Cebu City to pilot test an ‘intelligent traffic management system’
CEBU City may finally have an advanced intelligent traffic management system that will not only reinforce existing traffic rules and regulations but also help catch criminals.
In a post on his official Facebook page, Cebu City Mayor Tomas Osmeña announced they will be soon conducting the pilot testing of an intelligent transportation system (ITS) created by a Taiwan-based firm.
“ITS is a system that combines CCTV (closed-circuit television) and AI (artificial intelligence) software to automatically capture and record traffic violations while registering the plate numbers of the vehicles involved. It can also be combined with facial recognition software to assist in addressing crimes,” said Osmeña on his post.
While they expressed support for the local government’s plans, members of the business sector urged them to effectively maintain and maximize the use of this type of technology so it wouldn’t fail.
The Cebu City Transportation Office (CCTO) said the intersection of M.J. Cuenco and General Maxilom Avenues in Barangay Carreta is the area identified for the pilot test of the ITS.
The dry run is expected to start next week but the specific dates, however, are yet to be finalized.
Councilor Jerry Guardo, in a statement sent to reporters on Saturday, said the city is yet to enter into a memorandum of agreement (MOA) with the private firm, which is needed before they can proceed with the pilot test.
The representatives from the Taiwan-based firm Leotek are expected to be in the city anytime next week.
CCTO chief Francisco Ouano, on the other hand, said the findings and recommendations of the pilot test will be used to determine if such intelligent traffic management system is feasible in Cebu City.
“The results of the pilot test will also be furnished to our office. After a month, we will be meeting with the representatives from the private firm to discuss about the matter,” said Ouano.
The ITS proposed for Cebu City is created by Leotek, a subsidiary of LiteOn Technology Corp., one of the world’s largest firms engaged in manufacturing electronics, including those needed for traffic management.
Leotek’s headquarters is located in Silicon Valley, California with its Asia, Middle East and UK branch based in Taipei, Taiwan.
Guardo unveiled the ITS’ designs last October after the city government sought the need to upgrade its current traffic management system to help improve the city’s traffic condition.
But with crimes recently reported in the city, including killings and robberies, the government has also planned to maximize this type of technology to help in the peace and order situation.
Both the ITS’ pilot test, and its possible implementation in the future, will be of no cost for the government.
ITS for traffic and crimes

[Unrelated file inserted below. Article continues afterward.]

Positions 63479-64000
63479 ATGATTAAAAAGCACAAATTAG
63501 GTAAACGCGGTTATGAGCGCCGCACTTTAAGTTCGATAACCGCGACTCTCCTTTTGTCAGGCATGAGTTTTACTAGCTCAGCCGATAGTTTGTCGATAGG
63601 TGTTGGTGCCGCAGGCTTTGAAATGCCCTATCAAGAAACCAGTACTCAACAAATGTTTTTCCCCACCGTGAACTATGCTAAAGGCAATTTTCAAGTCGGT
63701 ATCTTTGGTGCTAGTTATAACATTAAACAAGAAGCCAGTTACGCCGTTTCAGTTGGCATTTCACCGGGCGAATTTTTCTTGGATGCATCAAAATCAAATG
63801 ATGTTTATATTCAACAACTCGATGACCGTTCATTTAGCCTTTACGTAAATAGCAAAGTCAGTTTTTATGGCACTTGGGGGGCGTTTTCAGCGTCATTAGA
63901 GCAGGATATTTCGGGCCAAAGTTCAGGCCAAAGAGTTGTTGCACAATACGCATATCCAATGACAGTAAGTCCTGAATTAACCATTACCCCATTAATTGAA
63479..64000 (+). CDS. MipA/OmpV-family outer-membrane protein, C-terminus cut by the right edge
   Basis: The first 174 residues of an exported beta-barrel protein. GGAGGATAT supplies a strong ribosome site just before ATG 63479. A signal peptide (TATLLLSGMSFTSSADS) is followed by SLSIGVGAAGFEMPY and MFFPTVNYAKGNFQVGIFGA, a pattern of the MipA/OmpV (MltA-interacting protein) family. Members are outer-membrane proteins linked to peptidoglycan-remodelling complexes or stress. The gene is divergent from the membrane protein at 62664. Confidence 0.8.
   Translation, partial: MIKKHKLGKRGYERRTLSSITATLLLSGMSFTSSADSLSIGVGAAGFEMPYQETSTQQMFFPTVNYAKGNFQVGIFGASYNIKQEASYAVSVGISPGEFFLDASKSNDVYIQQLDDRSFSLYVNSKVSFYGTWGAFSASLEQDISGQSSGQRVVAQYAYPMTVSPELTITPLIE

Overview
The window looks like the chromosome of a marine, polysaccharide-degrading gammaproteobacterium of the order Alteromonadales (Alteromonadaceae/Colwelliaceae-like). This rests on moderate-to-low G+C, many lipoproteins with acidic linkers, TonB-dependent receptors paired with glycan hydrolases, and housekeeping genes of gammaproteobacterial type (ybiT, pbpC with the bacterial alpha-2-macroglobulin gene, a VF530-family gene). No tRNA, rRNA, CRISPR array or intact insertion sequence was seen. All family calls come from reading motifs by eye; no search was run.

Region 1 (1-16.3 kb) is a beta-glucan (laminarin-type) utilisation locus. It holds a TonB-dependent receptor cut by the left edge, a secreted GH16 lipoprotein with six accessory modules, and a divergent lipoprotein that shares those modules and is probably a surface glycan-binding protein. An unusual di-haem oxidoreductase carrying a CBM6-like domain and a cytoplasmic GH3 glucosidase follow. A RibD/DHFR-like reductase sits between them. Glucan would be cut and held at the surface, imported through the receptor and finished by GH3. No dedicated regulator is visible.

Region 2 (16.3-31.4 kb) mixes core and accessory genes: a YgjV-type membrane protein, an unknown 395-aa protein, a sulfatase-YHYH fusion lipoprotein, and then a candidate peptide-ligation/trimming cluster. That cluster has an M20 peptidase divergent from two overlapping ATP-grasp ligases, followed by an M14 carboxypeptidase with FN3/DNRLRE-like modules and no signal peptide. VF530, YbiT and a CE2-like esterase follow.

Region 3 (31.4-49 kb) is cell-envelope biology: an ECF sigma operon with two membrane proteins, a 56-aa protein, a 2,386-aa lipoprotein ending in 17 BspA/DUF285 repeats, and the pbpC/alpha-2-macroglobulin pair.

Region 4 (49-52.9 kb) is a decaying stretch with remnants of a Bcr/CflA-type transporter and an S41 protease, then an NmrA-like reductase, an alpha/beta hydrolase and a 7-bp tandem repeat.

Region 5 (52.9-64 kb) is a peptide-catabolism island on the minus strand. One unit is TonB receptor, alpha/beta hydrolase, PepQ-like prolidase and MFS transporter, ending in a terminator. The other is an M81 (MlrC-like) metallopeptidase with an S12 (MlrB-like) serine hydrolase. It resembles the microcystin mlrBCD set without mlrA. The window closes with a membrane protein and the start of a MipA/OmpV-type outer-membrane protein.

The highlight of ITS is non-contact apprehension, which will aid law enforcers on implementing traffic rules and regulations.
In this manner, every data gathered through recorded CCTV footages and other devices will be used to trace traffic violators.
An ease in the city’s worsening traffic condition is also expected if the ITS will be implemented.
Cebu City currently uses a Sydney Coordinated Adaptive Traffic System (SCATS), which needs a serious upgrade since most of its components are either not functioning or already outdated, Guardo said in an earlier interview.
In line with the preparations of the pilot testing of ITS, more CCTV cameras will be installed in various areas in Cebu City.
This will be on top of the over 100 existing ones owned by the city government.
The city government has been eyeing to install more CCTVs around the city following recent reports on robberies and holdups.
One case led to the death of call center agent Loraine Temple after she attempted to fight with robbers while she was walking along Pope John Paul II Avenue in Barangay Mabolo at dawn on October 3.
“Over the next few months, we will be evaluating how well the system works. If it functions as intended, it will be installed in all major intersections as well as high-risk areas where it will help deter crime,” Osmeña said.
Councilor Dave Tumulak, deputy mayor on police matters, said the CCTVs will aid the ITS by monitoring the streets, delivering real-time updates and data. However, he refused to divulge the exact locations or areas where they will be placed for security purposes.
The news of an advanced intelligent traffic management system for Cebu City, that functions not only to alleviate traffic woes but also prevent crimes, delighted some members of the business community.
In a text message sent to Cebu Daily News, Carlo Suarez, president of the Hotel Resort and Restaurant Association of Cebu (HRRAC), welcomed the plans of the city government.
“I would personally agree to this move since one of the main concerns in our society now is safety and security. This will be a good measure to ensure that we can monitor the safety in our premises,” Suarez said.
Cebu Business Club president Gordon Alan Joseph said this type of technology has long been overdue for Cebu City.
“Many developed cities are already using this technology, and this technology is long overdue in Cebu and on the Philippines,” said Joseph.
In the event the ITS will push through, both Suarez and Joseph reminded the city government to implement it effectively and properly.
“As long as they can install, and effectively maintain the system, this is a great idea,” Joseph added.
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